Edit Blog Post
Published: January 20th 2010
We find great satisfaction in the simplicity of life while camping. The desert reduces things to even purer proportions than camping in other terrains. It is important to have what we need, yet not be cluttered or burdened with much more.
Water is essential. We use it ever so sparingly as refills are many miles away. We reuse the water in which we’ve boiled our cooking pouch and discard only that tiny sip used for brushing our teeth. We need the most of it for drinking so our bodies don’t dry like raisins in the hot sun and moisture-free air. I enjoy a nightly “cocktail” of water in a wine glass infused with the juice of a fresh key lime. Quito’s tiny bowl of water left on the ground quickly becomes a mini oasis, drawing in birds from far away.
Opportunities to bathe while camping are often rare. Hence, they are spectacularly invigorating. In the future, these bathes or showers remain memorable, like some particularly delicious meal you’ve had the pleasure to enjoy. Yesterday we had one of those showers. We filled our black four-gallon solar shower bag with water from the Visitor Center 10 miles down
the road and bungied it to the Ruby Grace’s roof to gather heat from the desert sun while we hiked. Upon returning to our camp, since we had no tree limb from which to hang it, we each held the water bag high while standing on a large boulder while the other of us wetted, soaped and rinsed as quickly as possible. Success! Now we feel clean and have a gallon of water to spare! The birds are momentarily thankful for the ephemeral puddle of water we created on the ground.
We’ve started this three-week camping trip supplied with a full larder of food. We whittle away at it in tiny increments. We eat just enough but no more, three times a day.
We spend a portion of each day hiking along one of Organ Pipe’s desert trails, allured by our curiosity of what lies beyond the next rock-jutting curve, what grand vista unfolds from the next perch. Out of its own necessity the vegetation is tuff and spiny, something to avoid touching at all costs. At all times we carry a comb and pliers for removing a spiky cholla segment we may have had the misfortune of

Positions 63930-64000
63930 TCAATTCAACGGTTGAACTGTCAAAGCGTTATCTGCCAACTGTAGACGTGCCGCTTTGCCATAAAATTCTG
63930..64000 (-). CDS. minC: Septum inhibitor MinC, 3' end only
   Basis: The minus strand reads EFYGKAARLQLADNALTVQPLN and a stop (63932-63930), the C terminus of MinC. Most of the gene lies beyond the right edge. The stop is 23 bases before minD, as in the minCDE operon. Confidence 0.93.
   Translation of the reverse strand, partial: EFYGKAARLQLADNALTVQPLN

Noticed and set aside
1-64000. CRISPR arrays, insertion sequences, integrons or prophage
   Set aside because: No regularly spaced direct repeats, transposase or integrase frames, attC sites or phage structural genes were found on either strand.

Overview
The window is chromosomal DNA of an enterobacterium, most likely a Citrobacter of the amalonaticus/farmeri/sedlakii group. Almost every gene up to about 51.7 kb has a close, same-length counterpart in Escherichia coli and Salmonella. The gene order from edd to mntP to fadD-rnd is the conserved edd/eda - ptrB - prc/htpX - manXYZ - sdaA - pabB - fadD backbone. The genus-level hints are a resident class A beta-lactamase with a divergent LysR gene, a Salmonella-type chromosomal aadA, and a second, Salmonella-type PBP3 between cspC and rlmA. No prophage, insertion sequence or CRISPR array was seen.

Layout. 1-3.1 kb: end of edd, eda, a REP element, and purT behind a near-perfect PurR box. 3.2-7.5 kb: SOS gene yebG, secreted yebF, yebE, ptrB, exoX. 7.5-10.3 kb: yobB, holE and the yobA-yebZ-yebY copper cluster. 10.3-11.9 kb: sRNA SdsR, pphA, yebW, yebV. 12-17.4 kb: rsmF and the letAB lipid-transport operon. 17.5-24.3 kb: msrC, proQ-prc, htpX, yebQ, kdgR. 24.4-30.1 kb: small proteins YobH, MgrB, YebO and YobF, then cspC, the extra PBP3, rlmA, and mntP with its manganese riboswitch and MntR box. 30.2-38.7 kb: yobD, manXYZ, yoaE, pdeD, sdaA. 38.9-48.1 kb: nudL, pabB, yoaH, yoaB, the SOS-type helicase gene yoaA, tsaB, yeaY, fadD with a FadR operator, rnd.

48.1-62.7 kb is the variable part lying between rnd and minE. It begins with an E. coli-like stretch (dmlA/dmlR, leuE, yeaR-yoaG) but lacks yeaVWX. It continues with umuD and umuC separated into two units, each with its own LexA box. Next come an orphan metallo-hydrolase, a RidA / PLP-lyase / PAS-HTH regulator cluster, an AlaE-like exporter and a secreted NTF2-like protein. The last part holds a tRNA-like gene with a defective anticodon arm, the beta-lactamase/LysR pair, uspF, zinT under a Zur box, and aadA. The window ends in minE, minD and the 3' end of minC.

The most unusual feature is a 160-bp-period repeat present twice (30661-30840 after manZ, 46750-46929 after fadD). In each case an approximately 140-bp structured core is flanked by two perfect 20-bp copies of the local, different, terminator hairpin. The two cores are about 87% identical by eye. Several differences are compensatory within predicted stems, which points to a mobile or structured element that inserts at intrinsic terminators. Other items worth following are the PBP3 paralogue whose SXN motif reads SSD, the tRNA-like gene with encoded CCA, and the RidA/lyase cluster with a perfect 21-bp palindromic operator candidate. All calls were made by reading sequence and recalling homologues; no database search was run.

brushing up against or stepping on.
I can only imagine how difficult the journey must be for those people who walk across this expansive desert from Mexico to the US. Whether they are drug runners or people just seeking a better life or both, one and the same, how strong their motivation must be - to BRAVE this inhospitable environment, especially knowing the US Border Patrol awaits them here in formidable numbers, helicopters and intimidating sensory equipment.
The desert magically makes me feel a sense of calm. It is still and quiet with stark long shadows and little other movement, except the occasional flitter of a bird. It is simply enchanting. The rocks are red, the sky bright blue, the ground is pink with a layer of dusty green plants scrubbing it’s surface and vertical shafts of rhythmically spaced saguaro and organ pipes piercing skyward along the broad expanse. At sundown our eyes feast. We sit silently watching the show, the really big show, of oranges, blood reds, and yellows juxtaposed with purples and a milky blue ever darkening sky as the world turns and night falls. We eat a simple yet delicious dinner and bed down for
the long and scrumptious, dream-filled night, protected from the cold and wind by our down sleeping bags and the thin nylon shell of our beautiful tent.
Tot: 0.111s; Tpl: 0.011s; cc: 11; qc: 43; dbt: 0.0781s; 1; m:domysql w:travelblog (10.17.0.13); sld: 1;
; mem: 1.1mb
Lovin it all...thanks for my vicarious thrills! Now, are you at the only place where it isn't raining at the moment? We've been soggy for days!